Rep. Dan Crenshaw on Saturday called out the Democrats for what he called their spread of misinformation about the Mueller report.
The freshman Republican from Texas tweeted out a list of the ways that he said the rival party got the facts wrong about the special counsel’s investigation of Russian meddling in the 2016 election and any connection – or lack thereof – to Donald Trump and his presidential campaign.
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In the tweet, Crenshaw directly accused Rep. Adam Schiff of California of lying, referring to his claim earlier this month to have “direct evidence of Trump-Russia collusion.” Crenshaw also said the Democrats were wrong to say that Trump would interfere with the report or that Republicans would try to suppress it.
We don’t yet know what’s in the report.
We do know that transparency is necessary. It’s the only way to put the false narratives to rest.
I encourage DOJ to share with Congress, so we can hear for ourselves, and not via other members with a poltical agenda.
— Rep. Dan Crenshaw (@RepDanCrenshaw) March 23, 2019
As Crenshaw noted in a follow-up tweet, nobody in Congress yet knows what is in Mueller’s report to Attorney General William Barr, which was submitted Friday. But the former Navy SEAL turned congressman’s conclusions were supported by the known facts.
The Justice Department has said that former Special Counsel Robert Mueller has not recommended any further indictments and that none of the the special counsel’s decisions were vetoed by his superiors. Twenty-five Russians were indicted during the probe on charges related to election interference, along with six Trump associates on unrelated charges.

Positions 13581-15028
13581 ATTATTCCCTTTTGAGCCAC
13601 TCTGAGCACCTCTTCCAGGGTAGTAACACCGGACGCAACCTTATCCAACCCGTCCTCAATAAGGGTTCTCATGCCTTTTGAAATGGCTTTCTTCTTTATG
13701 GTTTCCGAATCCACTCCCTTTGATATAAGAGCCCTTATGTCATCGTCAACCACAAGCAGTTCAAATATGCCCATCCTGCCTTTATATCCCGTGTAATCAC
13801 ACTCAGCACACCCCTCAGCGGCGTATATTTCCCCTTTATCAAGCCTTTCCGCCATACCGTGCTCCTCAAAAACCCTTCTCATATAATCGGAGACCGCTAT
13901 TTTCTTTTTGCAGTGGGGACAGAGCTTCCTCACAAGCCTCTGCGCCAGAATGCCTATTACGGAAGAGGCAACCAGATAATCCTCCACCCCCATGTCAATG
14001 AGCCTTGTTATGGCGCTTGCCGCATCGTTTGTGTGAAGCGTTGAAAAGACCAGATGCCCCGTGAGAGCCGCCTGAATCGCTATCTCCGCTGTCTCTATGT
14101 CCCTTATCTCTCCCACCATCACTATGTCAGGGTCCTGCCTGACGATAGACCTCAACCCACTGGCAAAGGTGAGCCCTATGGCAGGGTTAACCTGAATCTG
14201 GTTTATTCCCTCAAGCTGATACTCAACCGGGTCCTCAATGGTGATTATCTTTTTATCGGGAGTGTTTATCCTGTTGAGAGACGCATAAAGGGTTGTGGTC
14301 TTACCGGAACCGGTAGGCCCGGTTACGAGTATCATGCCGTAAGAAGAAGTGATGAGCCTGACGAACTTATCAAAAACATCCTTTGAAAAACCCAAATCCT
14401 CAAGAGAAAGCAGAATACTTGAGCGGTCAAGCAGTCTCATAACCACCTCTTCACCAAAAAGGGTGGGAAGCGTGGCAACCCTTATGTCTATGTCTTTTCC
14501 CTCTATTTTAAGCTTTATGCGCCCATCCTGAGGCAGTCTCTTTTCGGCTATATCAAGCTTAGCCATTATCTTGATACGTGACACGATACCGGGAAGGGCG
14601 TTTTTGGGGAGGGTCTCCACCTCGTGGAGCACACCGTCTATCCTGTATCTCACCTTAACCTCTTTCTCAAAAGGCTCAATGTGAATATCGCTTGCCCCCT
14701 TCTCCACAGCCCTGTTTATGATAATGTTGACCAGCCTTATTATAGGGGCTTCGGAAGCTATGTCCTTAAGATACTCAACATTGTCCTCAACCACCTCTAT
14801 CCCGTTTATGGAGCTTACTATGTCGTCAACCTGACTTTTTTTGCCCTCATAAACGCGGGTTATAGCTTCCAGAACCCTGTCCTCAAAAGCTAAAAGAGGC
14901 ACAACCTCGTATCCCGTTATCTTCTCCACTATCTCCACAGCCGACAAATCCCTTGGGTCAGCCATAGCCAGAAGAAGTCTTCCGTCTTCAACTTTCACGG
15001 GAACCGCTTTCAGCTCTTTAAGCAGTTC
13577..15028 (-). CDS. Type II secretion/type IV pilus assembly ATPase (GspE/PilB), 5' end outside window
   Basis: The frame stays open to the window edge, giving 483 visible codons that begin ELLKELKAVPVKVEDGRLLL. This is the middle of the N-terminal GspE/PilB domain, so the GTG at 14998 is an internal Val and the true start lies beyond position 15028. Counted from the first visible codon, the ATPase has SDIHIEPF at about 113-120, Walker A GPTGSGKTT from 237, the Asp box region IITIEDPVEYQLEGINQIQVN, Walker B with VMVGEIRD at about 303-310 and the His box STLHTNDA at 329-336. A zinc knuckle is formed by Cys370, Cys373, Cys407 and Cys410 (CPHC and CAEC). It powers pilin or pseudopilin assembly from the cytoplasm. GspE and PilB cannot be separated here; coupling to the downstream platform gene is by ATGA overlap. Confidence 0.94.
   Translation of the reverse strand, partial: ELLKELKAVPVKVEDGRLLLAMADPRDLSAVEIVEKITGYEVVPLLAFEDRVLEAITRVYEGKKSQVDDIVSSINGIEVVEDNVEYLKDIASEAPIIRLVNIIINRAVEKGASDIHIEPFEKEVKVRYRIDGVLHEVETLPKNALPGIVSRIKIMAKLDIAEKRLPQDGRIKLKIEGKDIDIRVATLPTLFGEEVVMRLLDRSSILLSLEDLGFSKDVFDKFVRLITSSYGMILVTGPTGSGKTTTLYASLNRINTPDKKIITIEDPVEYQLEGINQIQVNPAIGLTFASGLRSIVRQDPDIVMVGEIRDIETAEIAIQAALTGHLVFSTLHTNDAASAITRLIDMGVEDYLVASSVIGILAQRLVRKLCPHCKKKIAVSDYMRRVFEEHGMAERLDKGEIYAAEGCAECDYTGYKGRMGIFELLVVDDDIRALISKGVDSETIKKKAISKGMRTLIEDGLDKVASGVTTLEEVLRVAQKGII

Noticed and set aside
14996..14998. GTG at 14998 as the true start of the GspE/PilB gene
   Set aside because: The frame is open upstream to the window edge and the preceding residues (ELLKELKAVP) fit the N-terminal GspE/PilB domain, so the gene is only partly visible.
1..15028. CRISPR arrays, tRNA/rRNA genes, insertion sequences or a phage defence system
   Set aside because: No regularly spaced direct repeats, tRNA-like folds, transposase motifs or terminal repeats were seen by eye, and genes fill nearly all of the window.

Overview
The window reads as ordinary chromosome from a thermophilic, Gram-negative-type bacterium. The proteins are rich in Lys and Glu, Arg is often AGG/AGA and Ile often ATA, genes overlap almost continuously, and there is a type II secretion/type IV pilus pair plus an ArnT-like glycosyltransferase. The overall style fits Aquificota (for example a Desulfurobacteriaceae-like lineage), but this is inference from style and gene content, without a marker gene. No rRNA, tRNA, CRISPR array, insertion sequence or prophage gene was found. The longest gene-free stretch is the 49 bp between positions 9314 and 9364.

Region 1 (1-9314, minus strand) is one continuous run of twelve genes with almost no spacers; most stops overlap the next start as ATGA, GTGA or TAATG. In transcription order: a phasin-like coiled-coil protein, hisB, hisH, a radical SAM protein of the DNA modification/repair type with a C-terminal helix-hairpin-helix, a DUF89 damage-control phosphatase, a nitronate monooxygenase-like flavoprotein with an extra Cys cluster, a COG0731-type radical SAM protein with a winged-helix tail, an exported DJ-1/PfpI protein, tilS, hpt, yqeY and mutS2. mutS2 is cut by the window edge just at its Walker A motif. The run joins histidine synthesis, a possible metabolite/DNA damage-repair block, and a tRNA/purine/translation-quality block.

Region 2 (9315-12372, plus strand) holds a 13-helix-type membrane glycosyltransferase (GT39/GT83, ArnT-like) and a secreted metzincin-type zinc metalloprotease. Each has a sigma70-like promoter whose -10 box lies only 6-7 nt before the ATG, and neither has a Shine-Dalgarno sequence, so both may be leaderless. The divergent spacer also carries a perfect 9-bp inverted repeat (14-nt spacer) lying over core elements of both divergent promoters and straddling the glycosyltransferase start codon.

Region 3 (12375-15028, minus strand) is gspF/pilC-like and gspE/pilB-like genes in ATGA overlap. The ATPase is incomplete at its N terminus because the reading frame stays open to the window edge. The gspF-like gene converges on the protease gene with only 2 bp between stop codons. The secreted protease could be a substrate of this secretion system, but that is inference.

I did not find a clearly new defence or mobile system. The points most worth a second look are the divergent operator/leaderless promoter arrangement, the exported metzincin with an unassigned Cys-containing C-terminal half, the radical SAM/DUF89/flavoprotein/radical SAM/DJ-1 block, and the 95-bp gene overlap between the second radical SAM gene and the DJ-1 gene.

With Barr expected to summarize the findings for lawmakers as early as Sunday, members of both parties have called for the full report to be made public, echoing a recent non-binding bipartisan in the House. The White House had been quiet over the weekend, but had previously disparaged the Muller investigation as a politically motivated “witch hunt.”
However, the two parties’ respective moods have been very different. Many Republicans have acted as though Trump is already vindicated, whereas Democrats have sought to tamp down public expectations, and promised to continue their various congressional investigations of the president.
In a media tour Sunday, Schiff – who is leading one of the probes as the head of the House Intelligence Committee – stood by his past claims, saying that “there is still significant evidence of collusion.”
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